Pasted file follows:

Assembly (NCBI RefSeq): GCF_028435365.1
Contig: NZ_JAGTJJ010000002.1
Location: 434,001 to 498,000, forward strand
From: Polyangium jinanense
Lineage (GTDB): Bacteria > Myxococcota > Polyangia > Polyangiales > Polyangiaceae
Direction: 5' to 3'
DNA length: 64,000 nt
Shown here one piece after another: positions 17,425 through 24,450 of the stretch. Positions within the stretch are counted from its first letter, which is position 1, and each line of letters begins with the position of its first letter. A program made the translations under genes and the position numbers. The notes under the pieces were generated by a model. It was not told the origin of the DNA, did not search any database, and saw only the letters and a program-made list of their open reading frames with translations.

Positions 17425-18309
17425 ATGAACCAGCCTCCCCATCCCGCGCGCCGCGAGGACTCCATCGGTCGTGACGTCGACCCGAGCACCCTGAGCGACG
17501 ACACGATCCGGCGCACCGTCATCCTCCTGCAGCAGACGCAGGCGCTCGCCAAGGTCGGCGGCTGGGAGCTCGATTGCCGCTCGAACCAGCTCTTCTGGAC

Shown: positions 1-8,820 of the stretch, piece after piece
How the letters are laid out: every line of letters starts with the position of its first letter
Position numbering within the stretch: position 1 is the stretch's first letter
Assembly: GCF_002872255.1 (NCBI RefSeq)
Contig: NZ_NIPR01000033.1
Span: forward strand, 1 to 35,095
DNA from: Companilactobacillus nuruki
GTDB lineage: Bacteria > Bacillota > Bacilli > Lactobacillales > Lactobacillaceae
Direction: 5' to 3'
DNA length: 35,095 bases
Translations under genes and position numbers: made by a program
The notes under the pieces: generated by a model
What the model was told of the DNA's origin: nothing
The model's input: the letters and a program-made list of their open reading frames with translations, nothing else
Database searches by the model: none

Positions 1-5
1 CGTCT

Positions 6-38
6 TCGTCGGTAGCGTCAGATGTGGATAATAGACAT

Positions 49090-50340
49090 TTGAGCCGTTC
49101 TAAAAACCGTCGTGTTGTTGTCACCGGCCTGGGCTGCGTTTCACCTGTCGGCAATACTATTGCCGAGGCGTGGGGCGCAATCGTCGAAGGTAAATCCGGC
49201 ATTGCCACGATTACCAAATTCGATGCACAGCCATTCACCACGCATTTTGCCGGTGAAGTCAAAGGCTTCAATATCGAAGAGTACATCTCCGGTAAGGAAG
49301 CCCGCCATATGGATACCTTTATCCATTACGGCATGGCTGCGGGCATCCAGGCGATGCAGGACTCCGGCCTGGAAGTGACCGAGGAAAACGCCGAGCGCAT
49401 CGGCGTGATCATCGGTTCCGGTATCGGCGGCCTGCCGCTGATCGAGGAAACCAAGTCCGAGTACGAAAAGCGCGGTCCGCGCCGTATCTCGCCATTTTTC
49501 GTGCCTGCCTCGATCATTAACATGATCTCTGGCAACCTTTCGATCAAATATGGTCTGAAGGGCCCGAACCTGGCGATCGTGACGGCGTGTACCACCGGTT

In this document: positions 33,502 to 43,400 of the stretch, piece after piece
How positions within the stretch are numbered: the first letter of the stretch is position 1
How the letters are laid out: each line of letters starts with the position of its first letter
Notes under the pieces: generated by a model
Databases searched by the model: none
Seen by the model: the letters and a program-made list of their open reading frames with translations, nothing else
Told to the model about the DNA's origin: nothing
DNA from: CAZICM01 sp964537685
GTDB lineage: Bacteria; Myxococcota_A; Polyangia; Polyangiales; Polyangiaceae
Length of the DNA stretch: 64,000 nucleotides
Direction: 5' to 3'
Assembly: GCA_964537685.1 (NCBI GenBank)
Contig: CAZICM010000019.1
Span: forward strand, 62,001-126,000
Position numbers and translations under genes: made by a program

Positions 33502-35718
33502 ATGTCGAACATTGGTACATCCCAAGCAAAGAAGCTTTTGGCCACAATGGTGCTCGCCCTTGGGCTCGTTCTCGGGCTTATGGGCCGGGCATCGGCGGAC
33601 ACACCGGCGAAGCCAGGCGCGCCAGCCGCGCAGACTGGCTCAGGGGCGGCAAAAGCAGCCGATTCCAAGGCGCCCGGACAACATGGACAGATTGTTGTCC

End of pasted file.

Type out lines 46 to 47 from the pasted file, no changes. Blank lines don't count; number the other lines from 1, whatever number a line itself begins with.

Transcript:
GTDB lineage: Bacteria; Myxococcota_A; Polyangia; Polyangiales; Polyangiaceae
Length of the DNA stretch: 64,000 nucleotides